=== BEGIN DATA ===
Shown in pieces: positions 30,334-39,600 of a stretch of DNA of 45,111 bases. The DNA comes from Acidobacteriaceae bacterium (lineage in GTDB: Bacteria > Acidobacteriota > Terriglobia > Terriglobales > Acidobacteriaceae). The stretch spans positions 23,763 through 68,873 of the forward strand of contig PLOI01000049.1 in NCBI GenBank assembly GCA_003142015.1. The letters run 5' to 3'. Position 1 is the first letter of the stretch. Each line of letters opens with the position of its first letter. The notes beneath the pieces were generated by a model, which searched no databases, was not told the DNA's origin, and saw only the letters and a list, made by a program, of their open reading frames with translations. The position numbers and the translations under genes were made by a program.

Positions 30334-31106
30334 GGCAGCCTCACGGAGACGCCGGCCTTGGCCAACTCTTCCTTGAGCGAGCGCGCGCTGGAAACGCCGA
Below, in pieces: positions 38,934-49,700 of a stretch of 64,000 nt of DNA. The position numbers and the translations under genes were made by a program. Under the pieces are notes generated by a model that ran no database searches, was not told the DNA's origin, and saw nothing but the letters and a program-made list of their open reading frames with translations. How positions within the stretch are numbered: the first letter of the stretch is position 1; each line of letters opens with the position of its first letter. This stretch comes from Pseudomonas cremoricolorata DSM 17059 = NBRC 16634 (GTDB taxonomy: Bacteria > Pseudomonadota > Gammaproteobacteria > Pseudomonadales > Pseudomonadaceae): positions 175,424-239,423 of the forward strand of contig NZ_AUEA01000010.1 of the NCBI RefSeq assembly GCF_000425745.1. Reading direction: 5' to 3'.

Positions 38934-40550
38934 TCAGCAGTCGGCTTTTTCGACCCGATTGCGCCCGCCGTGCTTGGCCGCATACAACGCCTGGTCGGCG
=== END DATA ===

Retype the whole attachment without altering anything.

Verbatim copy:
Shown in pieces: positions 30,334-39,600 of a stretch of DNA of 45,111 bases. The DNA comes from Acidobacteriaceae bacterium (lineage in GTDB: Bacteria > Acidobacteriota > Terriglobia > Terriglobales > Acidobacteriaceae). The stretch spans positions 23,763 through 68,873 of the forward strand of contig PLOI01000049.1 in NCBI GenBank assembly GCA_003142015.1. The letters run 5' to 3'. Position 1 is the first letter of the stretch. Each line of letters opens with the position of its first letter. The notes beneath the pieces were generated by a model, which searched no databases, was not told the DNA's origin, and saw only the letters and a list, made by a program, of their open reading frames with translations. The position numbers and the translations under genes were made by a program.

Positions 30334-31106
30334 GGCAGCCTCACGGAGACGCCGGCCTTGGCCAACTCTTCCTTGAGCGAGCGCGCGCTGGAAACGCCGA
Below, in pieces: positions 38,934-49,700 of a stretch of 64,000 nt of DNA. The position numbers and the translations under genes were made by a program. Under the pieces are notes generated by a model that ran no database searches, was not told the DNA's origin, and saw nothing but the letters and a program-made list of their open reading frames with translations. How positions within the stretch are numbered: the first letter of the stretch is position 1; each line of letters opens with the position of its first letter. This stretch comes from Pseudomonas cremoricolorata DSM 17059 = NBRC 16634 (GTDB taxonomy: Bacteria > Pseudomonadota > Gammaproteobacteria > Pseudomonadales > Pseudomonadaceae): positions 175,424-239,423 of the forward strand of contig NZ_AUEA01000010.1 of the NCBI RefSeq assembly GCF_000425745.1. Reading direction: 5' to 3'.

Positions 38934-40550
38934 TCAGCAGTCGGCTTTTTCGACCCGATTGCGCCCGCCGTGCTTGGCCGCATACAACGCCTGGTCGGCG